Cox Automotive has predicted a 1.3% year-on-year decline in new car sales and 2.7% decline in used car sales volumes in Q1 2020.
Philip Nothard, Customer Insight and Strategy Director for Cox Automotive UK, made the forecast as he re-stated the automotive remarketing and stock funding giant’s “extremely accurate” prediction of a 2.1% decline in overall vehicle sales transactions in 2019.
Nothard said that used car transactions will top 10 million for fifth year in a row by the end of next month, before issuing a new prediction that car retailers will sell 2.65 million new and used cars in the first three months’ trading of next year.
“Our 2019 forecasts have proved extremely accurate, and are within less than 1% of the SMMT figures released so far,” he said.
“While 10 million new and used car transactions represents a YoY decline, it’s a fantastic achievement considering the headwinds that have buffeted the industry throughout the year.”
Earlier this month the Society of Motor Manufacturers and Traders (SMMT) reported a 6.7% year-on-year decline in new car sales during October, leaving the market down 2.9% year-to-date as talk of a December General Election grew in volume and another Brexit deadline loomed.
SMMT used car data later revealed that the used car market had delivered almost 20,000 units during Q3 2018, but remained 0.8% behind the first three quarters of 2018.
Cox Automotive’s forecast for Q1 2020 predicts 692,000 new car registrations (down 1.3% YoY) and 1.96 million used car transactions (down 2.7% YoY) across the first three months of 2020.
Nothard said: “As we move into 2020, we know that CAFE legislation will begin to affect the market when it comes into force in January.
“Unlike WLTP, it’s unlikely to have a dramatic effect on new car availability and may actually improve the supply of some ‘greener’ vehicles as OEMs look to reduce their overall fleet emissions.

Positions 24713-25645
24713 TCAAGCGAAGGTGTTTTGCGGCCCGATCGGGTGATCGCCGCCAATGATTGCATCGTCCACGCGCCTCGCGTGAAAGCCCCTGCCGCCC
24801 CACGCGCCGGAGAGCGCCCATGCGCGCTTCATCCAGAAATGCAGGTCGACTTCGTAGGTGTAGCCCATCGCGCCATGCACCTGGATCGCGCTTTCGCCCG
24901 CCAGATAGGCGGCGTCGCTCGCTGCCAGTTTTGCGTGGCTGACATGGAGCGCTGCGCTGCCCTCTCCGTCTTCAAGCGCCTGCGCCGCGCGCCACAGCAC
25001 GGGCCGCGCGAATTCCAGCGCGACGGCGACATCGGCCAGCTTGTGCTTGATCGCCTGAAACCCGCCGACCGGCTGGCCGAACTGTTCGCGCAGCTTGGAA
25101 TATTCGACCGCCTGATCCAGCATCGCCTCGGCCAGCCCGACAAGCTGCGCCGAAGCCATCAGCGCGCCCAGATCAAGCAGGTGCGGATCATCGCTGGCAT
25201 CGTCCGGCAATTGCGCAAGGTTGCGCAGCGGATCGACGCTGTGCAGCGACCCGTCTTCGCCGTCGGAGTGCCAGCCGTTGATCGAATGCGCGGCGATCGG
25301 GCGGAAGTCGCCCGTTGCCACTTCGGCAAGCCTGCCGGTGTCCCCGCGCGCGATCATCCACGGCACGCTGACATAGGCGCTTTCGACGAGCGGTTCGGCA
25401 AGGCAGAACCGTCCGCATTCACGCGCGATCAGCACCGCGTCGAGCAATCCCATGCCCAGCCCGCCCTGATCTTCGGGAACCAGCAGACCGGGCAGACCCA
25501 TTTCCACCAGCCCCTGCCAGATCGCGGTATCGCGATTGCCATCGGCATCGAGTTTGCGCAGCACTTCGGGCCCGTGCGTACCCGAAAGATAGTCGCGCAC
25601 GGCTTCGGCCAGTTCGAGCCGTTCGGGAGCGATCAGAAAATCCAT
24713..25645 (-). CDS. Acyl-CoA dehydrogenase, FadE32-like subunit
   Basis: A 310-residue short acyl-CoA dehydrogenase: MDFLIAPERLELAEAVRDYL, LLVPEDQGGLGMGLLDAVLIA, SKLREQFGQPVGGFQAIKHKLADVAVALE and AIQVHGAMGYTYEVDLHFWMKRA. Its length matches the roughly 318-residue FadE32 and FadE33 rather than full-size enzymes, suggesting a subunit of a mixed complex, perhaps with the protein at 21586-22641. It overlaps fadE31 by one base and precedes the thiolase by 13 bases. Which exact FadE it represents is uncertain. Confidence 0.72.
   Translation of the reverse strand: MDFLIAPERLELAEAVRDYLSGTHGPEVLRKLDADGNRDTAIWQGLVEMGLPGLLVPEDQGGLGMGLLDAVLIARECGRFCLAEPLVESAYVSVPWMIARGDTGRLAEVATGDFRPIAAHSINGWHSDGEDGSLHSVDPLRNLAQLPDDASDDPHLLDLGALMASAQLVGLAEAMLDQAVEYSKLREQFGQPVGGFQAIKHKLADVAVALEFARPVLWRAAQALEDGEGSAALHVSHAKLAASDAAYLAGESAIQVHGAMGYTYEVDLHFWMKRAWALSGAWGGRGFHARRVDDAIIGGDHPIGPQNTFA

“That said, the introduction of subsequent sets of green legislation has forced OEMs to invest heavily in developing greener technology to avoid fines, and they may look to off-set this with savings from distribution and dealer partnerships, squeezing profit margins for UK businesses.”
While economic and political factors will affect the UK car market, with the results of the December 12 UK General Election and a potential January 31 Brexit deadline still looming, Cox Automotive’s forecasts also reflect wider trends within the automotive industry.
Nothard concluded: “We’re also seeing longer-term changes in the industry that will affect the highly competitive dealer landscape.
“Margin pressures, strong appetite for stock, the success of car supermarkets, and increased FCA regulation are all putting pressure on small independent dealers.”
“In addition, the development of a sales approach that blends online and physical will be a challenge to some and an opportunity for others.”
“With this in mind it’s likely we’ll continue to see consolidation in the dealer market during 2020, but what will emerge will be stronger, more profitable businesses that are ready to offer a flexible service to their customers.”